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Hi all, why in system side programming we mostly use C. C++ is just superset of C and supports all C functions.and it also has oops. Even if you want ...
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- 02-03-2007 #1
C Vs C++
why in system side programming we mostly use C.
C++ is just superset of C and supports all C functions.and it also has oops.
Even if you want C codes ,you can use them within C++.
Do we have any file system or other system programs written in C++?
- 02-03-2007 #2
It's sort of to enforce simplicity - you wouldn't want classes or C++ error handling in an operating system's kernel, so why use a language that includes them when one without will do just as well? C++ is great for application-level stuff, but for system programming its extra features just really aren't needed, and you want to keep tight control over memory management, hardware, basically everything that's going on behind the scenes. At least that's the way I see it...I have sold my soul to the penguin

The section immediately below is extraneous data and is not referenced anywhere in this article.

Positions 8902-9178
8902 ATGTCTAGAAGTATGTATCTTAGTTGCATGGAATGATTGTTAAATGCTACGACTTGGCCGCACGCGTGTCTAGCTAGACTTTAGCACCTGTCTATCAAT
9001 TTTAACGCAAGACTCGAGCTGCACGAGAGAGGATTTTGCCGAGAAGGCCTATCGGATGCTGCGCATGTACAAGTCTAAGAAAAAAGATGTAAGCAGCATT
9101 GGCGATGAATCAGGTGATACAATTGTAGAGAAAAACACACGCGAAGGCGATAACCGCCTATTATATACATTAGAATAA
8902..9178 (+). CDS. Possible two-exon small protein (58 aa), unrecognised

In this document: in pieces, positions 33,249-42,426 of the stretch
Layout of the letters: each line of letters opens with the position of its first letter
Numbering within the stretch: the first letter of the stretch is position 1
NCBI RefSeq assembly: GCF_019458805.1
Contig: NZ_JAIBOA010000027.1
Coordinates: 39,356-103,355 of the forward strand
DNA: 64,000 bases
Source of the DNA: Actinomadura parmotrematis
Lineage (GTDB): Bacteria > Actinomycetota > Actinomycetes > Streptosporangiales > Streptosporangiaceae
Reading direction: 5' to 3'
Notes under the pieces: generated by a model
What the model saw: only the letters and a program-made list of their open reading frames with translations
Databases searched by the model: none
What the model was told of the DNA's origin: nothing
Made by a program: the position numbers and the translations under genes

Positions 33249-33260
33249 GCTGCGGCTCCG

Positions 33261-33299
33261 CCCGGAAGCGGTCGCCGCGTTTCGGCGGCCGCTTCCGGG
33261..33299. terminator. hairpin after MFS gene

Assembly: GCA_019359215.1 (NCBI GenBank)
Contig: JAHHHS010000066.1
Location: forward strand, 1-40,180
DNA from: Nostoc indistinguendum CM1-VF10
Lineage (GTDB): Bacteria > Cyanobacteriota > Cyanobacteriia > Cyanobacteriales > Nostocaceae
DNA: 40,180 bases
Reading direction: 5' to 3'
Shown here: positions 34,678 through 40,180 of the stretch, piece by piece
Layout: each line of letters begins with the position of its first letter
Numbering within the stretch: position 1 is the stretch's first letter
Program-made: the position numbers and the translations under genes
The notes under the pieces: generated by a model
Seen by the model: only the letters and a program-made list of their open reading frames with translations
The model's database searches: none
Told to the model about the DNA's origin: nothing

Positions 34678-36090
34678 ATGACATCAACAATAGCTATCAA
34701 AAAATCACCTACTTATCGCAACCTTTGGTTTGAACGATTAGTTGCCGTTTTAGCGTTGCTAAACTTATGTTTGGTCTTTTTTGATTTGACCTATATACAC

- 02-04-2007 #3
MHM...I agree. C is good enaugh for building kernel.
- 02-05-2007 #4Originally Posted by burntfuse
C offers free form of coding than c++...so we chose to ignore C++ ??
- 02-05-2007 #5
Those features just really aren't ever going to be used in the kernel, though, and they shouldn't - the kernel should (as I said before) keep a tight reign on what's happening behind the scenes, since it's working at the lowest level. If you used C++, then people might start using vectors and other crap where they don't belong. Using C++ for the kernel where it only needs C is sort of like writing some simple code for a PIC (which should be in assembly) with the inline assembly directives in C.I have sold my soul to the penguin
- 02-06-2007 #6